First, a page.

"The Fly: Outbreak #1" Comic Review
Written by James Ferguson
Published by IDW Publishing
Written by Brandon Seifert
Illustrated by Menton3
2015, 32 Pages, $3.99
Comic released on March 18th, 2015
Many of us seem to be afraid of becoming our parents. Martin Brundle has a very real reason to have this fear, as his father turned into a human / fly hybrid and that kind of stuff got into the genepool. Now Martin is continuing his father's research in an effort to find a cure for the mutated genes, living in fear of any possibility of passing these on. Sure, he turned out mostly normal, but what would happen if he were to reproduce? He might not have to worry about that much longer, as one of the experiments has just broken free.
There is a sterile quality to The Fly: Outbreak. It feels very clean with everything in its place, at least for the first half of the issue. This is mostly attributable to Menton3's artwork. Martin looks very prim and proper. He's your stereotypical scientist with tight lips and a concerned look in his eyes. Menton3's characters look almost real. That tidy feeling goes away when the breakout happens and everything hits the fan. Suddenly Martin's life is thrown into chaos as his greatest fears are manifesting right in front of him. It's bloody, gruesome, and ugly.
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Martin's anxiety is palpable through Outbreak. It's one thing to be afraid of monsters or the future, but he's afraid of himself and what he may become. He knows what happened to his father and he's trying desperately to prevent the same from happening to him. This tension has invaded every aspect of his being, including his love life. He must keep himself constantly in check. One slip up could cause a variety of unknown yet deadly consequences.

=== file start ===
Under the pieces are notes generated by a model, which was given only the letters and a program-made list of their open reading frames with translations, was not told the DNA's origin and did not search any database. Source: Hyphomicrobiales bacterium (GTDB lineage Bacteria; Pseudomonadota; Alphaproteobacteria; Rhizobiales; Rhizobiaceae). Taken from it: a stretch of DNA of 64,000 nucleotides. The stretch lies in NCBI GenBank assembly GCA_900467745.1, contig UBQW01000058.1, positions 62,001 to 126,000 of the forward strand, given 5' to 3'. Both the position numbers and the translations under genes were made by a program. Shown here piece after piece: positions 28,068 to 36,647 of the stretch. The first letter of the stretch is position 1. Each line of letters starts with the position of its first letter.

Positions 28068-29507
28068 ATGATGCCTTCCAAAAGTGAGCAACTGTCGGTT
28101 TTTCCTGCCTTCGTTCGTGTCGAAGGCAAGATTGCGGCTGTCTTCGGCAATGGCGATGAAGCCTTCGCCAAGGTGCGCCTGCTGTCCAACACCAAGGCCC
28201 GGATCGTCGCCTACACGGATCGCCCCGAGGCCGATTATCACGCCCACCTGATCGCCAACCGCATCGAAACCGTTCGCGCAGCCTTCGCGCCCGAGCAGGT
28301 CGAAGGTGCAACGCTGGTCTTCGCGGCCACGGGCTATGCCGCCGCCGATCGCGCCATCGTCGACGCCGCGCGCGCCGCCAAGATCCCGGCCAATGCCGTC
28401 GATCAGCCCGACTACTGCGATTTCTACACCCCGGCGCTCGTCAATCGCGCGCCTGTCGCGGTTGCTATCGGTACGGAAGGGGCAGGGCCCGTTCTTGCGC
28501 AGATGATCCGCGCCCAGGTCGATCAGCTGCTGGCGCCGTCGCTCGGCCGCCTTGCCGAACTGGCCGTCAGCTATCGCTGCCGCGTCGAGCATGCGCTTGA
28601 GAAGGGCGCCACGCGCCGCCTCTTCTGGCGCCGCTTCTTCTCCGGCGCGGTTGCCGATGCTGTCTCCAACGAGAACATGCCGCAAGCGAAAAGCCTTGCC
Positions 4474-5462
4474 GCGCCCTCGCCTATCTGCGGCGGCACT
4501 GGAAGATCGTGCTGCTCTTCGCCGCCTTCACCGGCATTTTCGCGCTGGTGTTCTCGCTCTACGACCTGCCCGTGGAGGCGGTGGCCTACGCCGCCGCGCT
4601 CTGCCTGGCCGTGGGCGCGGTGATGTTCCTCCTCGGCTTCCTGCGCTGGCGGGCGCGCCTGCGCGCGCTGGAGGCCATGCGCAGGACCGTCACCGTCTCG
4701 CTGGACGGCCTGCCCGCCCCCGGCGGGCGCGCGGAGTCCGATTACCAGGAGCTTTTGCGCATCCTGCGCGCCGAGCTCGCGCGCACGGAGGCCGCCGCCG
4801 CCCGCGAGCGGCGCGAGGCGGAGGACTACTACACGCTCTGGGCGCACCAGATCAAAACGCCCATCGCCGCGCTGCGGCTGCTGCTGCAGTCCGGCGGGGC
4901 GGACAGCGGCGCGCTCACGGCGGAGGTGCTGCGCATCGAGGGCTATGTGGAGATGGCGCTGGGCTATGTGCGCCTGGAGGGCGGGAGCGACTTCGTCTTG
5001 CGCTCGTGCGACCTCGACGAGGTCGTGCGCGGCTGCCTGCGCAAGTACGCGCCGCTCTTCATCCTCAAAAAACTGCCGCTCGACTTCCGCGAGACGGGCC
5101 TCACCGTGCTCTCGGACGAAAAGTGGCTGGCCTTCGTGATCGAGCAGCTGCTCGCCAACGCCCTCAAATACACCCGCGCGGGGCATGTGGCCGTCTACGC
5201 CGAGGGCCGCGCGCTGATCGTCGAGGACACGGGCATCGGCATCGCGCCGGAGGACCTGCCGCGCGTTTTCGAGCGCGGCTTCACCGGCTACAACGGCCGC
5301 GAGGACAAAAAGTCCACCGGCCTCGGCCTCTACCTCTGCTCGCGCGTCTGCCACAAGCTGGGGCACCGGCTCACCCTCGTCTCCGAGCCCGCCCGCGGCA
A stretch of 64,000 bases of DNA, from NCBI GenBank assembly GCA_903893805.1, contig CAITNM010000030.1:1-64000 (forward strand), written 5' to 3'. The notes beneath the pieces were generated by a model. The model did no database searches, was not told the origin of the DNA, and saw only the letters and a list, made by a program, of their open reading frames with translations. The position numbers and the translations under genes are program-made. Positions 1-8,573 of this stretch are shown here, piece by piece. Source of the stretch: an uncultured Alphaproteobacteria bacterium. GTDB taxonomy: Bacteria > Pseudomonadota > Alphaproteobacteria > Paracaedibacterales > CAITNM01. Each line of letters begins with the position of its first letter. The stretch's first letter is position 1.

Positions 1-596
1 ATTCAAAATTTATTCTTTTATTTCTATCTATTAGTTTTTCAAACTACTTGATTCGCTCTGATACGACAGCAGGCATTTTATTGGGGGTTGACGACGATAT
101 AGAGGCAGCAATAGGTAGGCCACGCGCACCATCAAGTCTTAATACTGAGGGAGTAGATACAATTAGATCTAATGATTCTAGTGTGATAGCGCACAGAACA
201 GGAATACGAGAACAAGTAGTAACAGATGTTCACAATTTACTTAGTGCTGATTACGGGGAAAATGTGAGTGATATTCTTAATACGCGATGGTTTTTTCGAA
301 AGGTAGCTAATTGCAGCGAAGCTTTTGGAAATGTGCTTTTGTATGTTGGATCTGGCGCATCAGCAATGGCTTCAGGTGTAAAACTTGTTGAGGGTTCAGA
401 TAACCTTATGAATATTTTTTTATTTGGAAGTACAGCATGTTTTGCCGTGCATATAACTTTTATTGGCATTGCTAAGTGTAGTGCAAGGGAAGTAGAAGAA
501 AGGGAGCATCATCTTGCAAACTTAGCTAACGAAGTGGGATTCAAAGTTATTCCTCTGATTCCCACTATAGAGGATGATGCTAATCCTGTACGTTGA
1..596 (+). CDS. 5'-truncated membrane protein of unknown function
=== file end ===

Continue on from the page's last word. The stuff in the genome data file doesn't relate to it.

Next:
If the human beings appear lifelike, imagine what the monsters look like. Menton3 provides some gorgeous full-page and almost-full-page images showcasing the creature wreaking havoc through the lab. It's sleek and deadly and just barely resembles a human being. What's interesting is that the folks in the lab don't seem that phased by it, like they all knew it was there and there was a possibility that it would break out. That doesn't lessen the terror of the situation; it's just a little weird.
While the characters themselves often look very realistic, there are several elements in the artwork that look very bland and basic. This is mostly seen in the backgrounds and settings of the panels. There's one page where the creature is crawling along the ceiling and the hallway looks like something you'd find in a rudimentary architecture textbook. It's a stark contrast to the characters and the stellar quality of the monsters in the book. I get that to an extent because weird mutants are going to be a lot more fun to draw and look at than a boring office building.
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Writer Brandon Seifert captures that creepy feeling seen in David Cronenberg's 1986 film. There's something unsettling about it from page one. This comic basically ignores the 1989 sequel and sort of replaces it with a different version of Martin's tale. Between Seifert's story and Menton3's artwork, this is a bizarre rendition of the real world, like it's happening on some alternate timeline where this kind of stuff is completely normal.
The Fly: Outbreak has a creep factor of eleven. It makes me want to go back and re-watch the Cronenberg movie right away. It also makes me want to wash my hands a lot. Martin's fears emanate through these pages and become physical in the form of the mutant fly / man. This is taking the concept of "facing your fear" to a whole new level.